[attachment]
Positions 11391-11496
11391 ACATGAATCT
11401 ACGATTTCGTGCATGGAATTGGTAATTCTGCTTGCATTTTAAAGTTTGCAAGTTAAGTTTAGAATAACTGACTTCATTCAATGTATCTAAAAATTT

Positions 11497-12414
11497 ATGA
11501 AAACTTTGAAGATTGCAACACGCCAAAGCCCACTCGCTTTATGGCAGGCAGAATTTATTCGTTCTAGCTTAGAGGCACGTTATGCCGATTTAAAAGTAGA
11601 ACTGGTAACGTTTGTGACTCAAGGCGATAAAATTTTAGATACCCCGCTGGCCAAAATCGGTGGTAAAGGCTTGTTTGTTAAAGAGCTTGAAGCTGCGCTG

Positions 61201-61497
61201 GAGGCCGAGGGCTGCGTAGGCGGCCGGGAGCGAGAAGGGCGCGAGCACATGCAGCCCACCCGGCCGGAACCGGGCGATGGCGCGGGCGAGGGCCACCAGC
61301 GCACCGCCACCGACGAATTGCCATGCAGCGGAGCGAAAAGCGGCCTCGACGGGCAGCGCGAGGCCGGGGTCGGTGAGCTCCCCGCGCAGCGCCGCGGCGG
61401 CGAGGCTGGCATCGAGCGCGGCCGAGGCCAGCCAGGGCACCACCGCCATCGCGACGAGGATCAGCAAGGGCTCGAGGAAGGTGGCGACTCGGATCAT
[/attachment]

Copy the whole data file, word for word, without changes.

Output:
Positions 11391-11496
11391 ACATGAATCT
11401 ACGATTTCGTGCATGGAATTGGTAATTCTGCTTGCATTTTAAAGTTTGCAAGTTAAGTTTAGAATAACTGACTTCATTCAATGTATCTAAAAATTT

Positions 11497-12414
11497 ATGA
11501 AAACTTTGAAGATTGCAACACGCCAAAGCCCACTCGCTTTATGGCAGGCAGAATTTATTCGTTCTAGCTTAGAGGCACGTTATGCCGATTTAAAAGTAGA
11601 ACTGGTAACGTTTGTGACTCAAGGCGATAAAATTTTAGATACCCCGCTGGCCAAAATCGGTGGTAAAGGCTTGTTTGTTAAAGAGCTTGAAGCTGCGCTG

Positions 61201-61497
61201 GAGGCCGAGGGCTGCGTAGGCGGCCGGGAGCGAGAAGGGCGCGAGCACATGCAGCCCACCCGGCCGGAACCGGGCGATGGCGCGGGCGAGGGCCACCAGC
61301 GCACCGCCACCGACGAATTGCCATGCAGCGGAGCGAAAAGCGGCCTCGACGGGCAGCGCGAGGCCGGGGTCGGTGAGCTCCCCGCGCAGCGCCGCGGCGG
61401 CGAGGCTGGCATCGAGCGCGGCCGAGGCCAGCCAGGGCACCACCGCCATCGCGACGAGGATCAGCAAGGGCTCGAGGAAGGTGGCGACTCGGATCAT